The tryptophan operon comprises five genes (trpEDCBA), which, when transcribed and translated, enable the cell to synthesize tryptophan from glutamine and chorismate . Tryptophan itself inhibits the first step of the pathway at the protein level, but the cell also imposes regulation during both transcription and translation. It is important to remember that the cell does not need the tryptophan synthesis enzymes when there is an abundance of tryptophan itself, a contrast to the lac operon where lactose abundance requires that the cell induces a metabolism system. The transcription of the trp operon is thus stopped by the binding of the trp repressor complexed to tryptophan. As the levels of tryptophan fall, the operon is derepressed. The difference between repression and derepression is about 70-fold, much less than that of the lac operon in its ‘on’ and ‘off’ states, and this gave a clue that there was more than one mechanism regulating trpEDCBA expression.
The number of bases between the trp promoter/operator and triplet 1 of trpE is unusually long. The 162 nt (nucleotides) form a Rho-independent terminator site. When transcribed, the site consists of a short GC-rich palindrome followed by eight uracil bases. If this palindrome can hybridize to itself, it forms a stem-loop structure (or hairpin), which is a highly efficient transcriptional terminator, allowing the RNA polymerase to synthesize only the first 140 bp of the operon. The mechanism by which these short transcripts are made is termed attenuation.
In bacteria, transcription by RNA polymerase and translation by ribosomes often occur in close proximity, with the ribosome binding to its mRNA binding site as soon as the RNA polymerase has transcribed it. To ensure that the RNA polymerase and ribosome are as close to one another as possible, the initial transcription of the first hundred bases results in the formation of a stem-loop between regions 1 and 2 of the mRNA . This causes the RNA polymerase to pause, and while this takes place, a ribosome loads itself onto the mRNA at the 5’ end.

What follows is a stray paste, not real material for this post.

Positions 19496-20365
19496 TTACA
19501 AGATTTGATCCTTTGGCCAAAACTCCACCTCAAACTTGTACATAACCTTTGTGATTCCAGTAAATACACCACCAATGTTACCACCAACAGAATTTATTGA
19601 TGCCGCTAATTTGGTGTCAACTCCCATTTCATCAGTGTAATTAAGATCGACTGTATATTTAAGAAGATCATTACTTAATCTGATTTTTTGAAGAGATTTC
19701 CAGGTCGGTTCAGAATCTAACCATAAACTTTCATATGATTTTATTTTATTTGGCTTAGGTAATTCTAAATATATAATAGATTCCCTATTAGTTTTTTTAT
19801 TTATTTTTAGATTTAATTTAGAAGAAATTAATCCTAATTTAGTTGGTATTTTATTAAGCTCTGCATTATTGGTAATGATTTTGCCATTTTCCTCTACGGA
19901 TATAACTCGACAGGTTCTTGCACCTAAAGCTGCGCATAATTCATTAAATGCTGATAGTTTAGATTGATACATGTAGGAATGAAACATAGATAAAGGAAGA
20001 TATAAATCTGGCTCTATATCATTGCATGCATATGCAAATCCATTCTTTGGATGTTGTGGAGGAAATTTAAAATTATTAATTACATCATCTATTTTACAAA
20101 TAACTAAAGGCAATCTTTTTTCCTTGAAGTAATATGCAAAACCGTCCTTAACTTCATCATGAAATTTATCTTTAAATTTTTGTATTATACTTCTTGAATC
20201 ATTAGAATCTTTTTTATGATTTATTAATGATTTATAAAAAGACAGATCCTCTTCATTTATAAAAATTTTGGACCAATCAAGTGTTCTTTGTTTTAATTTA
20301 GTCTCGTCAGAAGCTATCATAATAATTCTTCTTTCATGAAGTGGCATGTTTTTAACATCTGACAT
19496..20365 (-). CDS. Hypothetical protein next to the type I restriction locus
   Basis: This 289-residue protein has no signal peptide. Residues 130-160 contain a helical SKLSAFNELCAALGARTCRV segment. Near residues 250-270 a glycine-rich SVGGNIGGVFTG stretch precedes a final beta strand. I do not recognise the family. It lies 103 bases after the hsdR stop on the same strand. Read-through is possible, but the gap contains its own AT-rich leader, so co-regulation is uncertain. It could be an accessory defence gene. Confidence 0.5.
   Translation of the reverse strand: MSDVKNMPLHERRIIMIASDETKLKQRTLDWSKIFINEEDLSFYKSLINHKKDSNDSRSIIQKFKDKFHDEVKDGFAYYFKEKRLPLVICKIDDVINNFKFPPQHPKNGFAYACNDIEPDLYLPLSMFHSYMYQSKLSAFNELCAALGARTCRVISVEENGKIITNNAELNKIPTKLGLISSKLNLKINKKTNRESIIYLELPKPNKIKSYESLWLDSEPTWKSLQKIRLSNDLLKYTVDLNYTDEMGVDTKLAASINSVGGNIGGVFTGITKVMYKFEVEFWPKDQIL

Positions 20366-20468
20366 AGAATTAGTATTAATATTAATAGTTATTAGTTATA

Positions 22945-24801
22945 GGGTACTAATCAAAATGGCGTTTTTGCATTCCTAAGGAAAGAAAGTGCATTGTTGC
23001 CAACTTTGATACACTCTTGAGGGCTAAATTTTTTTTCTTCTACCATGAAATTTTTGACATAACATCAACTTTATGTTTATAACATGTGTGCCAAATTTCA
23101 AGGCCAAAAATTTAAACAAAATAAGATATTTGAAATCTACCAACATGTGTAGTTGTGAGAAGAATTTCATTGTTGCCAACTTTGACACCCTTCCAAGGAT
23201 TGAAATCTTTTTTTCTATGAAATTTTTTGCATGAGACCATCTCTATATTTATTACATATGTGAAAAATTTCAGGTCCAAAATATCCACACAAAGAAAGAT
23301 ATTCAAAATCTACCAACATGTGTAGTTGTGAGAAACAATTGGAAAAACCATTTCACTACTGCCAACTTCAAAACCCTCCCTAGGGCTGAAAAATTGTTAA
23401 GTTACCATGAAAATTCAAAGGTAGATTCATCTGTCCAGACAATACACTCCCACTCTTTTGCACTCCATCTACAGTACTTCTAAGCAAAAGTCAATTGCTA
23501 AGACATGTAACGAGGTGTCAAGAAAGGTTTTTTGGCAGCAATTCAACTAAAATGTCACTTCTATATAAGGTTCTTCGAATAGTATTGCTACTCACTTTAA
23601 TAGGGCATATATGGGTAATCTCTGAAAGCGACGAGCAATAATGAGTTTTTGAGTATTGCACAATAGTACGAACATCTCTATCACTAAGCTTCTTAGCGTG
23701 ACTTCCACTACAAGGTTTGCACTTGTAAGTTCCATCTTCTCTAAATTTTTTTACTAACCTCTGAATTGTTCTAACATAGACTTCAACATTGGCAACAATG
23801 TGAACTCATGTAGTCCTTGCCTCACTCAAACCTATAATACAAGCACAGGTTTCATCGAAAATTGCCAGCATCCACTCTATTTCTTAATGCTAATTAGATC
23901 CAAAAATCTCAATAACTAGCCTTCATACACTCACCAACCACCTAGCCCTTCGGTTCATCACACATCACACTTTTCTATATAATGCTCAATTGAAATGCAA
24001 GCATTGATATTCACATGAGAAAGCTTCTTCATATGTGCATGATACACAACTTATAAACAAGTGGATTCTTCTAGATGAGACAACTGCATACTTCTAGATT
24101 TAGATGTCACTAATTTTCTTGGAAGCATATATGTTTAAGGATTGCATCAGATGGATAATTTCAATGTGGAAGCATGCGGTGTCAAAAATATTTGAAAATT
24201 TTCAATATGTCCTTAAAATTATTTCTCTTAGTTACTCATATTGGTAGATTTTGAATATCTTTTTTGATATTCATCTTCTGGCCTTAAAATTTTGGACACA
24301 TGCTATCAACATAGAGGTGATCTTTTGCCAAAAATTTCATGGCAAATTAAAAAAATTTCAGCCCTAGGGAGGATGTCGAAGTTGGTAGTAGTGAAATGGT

When tryptophan is absent or at very low levels, the ribosome begins to translate the 5’ end of the trp mRNA, until it encounters two codons coding for tryptophan itself (UUGUUG, region 1 ). As tryptophan is at such low levels, there are few tRNAtryptophan molecules around for the ribosome to incorporate into the growing peptide and, while the ribosome is waiting, a hairpin between regions 2 and 3 forms which reinforces this pause and allows the RNA polymerase to transcribe the entire operon. Contrast this with the situation when tryptophan is abundant: again the RNA polymerase begins transcription, pauses, and the ribosome loads, but now there is no barrier to the ribosome incorporating tryptophan, so it can move forward, unfolding the hairpin between regions 2 and 3. This causes region 3 to be available to form another secondary structure, this time with region 4 . However, the combination of regions 3 and 4 coupled to the presence of poly U a little further downstream is a Rho-independent transcription termination signal. The RNA polymerase falls off after only having manufactured the first 140 nt of the trp mRNA. In this way, the transcription of the trp operon is attenuated in the presence of tryptophan, but permitted in its absence, allowing the cell to conserve energy by avoiding the wasteful transcription of unneeded mRNA.